The U.S. Environmental Protection Agency’s (EPA) ENERGY STAR program has helped improve the energy efficiency of the auto manufacturing industry, according to a recent report by the Nicholas Institute for Environmental Policy Solutions at Duke University. Plants have cut fossil fuel use by 12 percent and reduced greenhouse gases by more than 700,000 tons of carbon dioxide, which equals the electricity use of more than 80,000 homes for a year.
The report, Assessing Improvement in the Energy Efficiency of U.S. Auto Assembly Plants, demonstrates that the gap between top performing plants and others has closed and the performance of the industry as a whole has improved. The findings are central to reducing carbon emission as the industrial sector accounts for more than 30 percent of energy use in the U.S.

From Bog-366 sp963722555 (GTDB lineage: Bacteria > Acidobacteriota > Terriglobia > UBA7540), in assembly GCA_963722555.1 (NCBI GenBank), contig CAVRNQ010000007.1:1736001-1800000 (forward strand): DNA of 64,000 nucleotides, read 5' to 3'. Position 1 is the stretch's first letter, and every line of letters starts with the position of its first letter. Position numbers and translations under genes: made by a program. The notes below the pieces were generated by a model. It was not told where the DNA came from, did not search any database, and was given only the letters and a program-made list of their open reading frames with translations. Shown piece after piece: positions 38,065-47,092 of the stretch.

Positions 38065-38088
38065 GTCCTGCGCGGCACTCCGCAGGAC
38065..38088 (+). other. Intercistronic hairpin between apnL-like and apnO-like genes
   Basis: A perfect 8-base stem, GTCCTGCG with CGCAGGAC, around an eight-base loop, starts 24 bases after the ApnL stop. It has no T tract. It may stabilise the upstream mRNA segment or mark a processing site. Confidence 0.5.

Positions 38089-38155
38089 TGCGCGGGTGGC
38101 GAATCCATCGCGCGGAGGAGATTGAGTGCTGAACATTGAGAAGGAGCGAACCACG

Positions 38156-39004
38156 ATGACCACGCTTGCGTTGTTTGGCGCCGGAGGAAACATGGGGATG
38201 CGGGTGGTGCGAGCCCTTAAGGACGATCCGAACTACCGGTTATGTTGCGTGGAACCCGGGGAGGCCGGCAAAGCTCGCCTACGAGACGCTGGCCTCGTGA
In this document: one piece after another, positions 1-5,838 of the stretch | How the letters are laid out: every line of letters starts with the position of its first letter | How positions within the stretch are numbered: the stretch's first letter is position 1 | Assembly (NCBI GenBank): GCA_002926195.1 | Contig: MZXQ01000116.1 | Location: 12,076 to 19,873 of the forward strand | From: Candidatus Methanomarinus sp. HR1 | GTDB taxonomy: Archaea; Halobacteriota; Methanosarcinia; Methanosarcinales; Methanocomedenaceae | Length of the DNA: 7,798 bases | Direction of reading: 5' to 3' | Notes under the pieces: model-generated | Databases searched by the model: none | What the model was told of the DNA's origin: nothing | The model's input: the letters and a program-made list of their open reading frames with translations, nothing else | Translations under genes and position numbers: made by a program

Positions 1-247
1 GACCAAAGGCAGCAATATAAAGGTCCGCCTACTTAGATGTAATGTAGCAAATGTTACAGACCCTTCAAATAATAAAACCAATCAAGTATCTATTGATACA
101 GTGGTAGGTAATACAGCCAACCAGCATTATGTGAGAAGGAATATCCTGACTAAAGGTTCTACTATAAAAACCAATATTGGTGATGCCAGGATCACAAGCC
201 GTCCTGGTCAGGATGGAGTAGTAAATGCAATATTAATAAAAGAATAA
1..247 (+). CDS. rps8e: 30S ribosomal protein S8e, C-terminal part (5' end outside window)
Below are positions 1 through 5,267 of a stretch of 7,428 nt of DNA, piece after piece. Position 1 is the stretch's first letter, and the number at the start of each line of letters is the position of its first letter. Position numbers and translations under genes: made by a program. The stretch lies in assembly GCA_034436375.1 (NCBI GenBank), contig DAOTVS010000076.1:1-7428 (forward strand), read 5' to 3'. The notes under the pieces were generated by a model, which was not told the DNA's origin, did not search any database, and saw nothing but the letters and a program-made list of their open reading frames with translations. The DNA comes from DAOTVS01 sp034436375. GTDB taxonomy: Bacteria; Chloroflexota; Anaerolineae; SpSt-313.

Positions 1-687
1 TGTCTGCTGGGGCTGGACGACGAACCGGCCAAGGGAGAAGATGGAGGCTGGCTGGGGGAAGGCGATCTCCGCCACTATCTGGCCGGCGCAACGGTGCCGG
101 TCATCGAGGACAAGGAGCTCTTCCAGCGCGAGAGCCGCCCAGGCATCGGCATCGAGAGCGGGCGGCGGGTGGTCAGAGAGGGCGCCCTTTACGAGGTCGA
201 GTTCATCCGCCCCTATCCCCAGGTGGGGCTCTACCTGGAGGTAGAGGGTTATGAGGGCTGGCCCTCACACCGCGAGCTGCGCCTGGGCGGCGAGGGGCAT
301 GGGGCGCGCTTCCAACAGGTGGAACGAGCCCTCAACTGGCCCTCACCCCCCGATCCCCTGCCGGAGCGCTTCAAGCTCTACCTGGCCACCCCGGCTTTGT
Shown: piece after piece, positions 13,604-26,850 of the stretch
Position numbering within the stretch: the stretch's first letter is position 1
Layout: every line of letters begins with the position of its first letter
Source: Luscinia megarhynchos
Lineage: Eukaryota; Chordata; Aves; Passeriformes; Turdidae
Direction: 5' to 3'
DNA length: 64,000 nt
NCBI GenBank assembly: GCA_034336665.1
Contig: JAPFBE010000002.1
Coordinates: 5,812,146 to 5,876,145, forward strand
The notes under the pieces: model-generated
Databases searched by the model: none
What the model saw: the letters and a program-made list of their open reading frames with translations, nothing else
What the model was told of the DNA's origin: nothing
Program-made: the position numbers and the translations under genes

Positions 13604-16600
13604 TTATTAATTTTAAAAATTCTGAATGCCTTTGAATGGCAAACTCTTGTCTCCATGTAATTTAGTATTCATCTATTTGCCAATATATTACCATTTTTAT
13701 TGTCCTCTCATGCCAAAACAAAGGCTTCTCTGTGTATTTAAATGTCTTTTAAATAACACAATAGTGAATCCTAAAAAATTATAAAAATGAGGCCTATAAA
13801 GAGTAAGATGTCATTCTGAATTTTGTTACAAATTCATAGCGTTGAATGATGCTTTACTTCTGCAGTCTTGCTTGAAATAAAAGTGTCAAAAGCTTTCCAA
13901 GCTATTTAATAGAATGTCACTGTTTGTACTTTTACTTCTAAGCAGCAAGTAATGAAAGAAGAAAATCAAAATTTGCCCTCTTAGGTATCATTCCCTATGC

Central to this energy management approach is the Energy Star Energy Performance Indicator (EPI) for auto assembly plants, which enables the industry to benchmark plant energy performance against peers and over time. The EPA has recognized nearly 60 manufacturing plants with the Energy Star label, representing savings of more than $500 million and more than 6 million metric tons of carbon dioxide equivalent annually.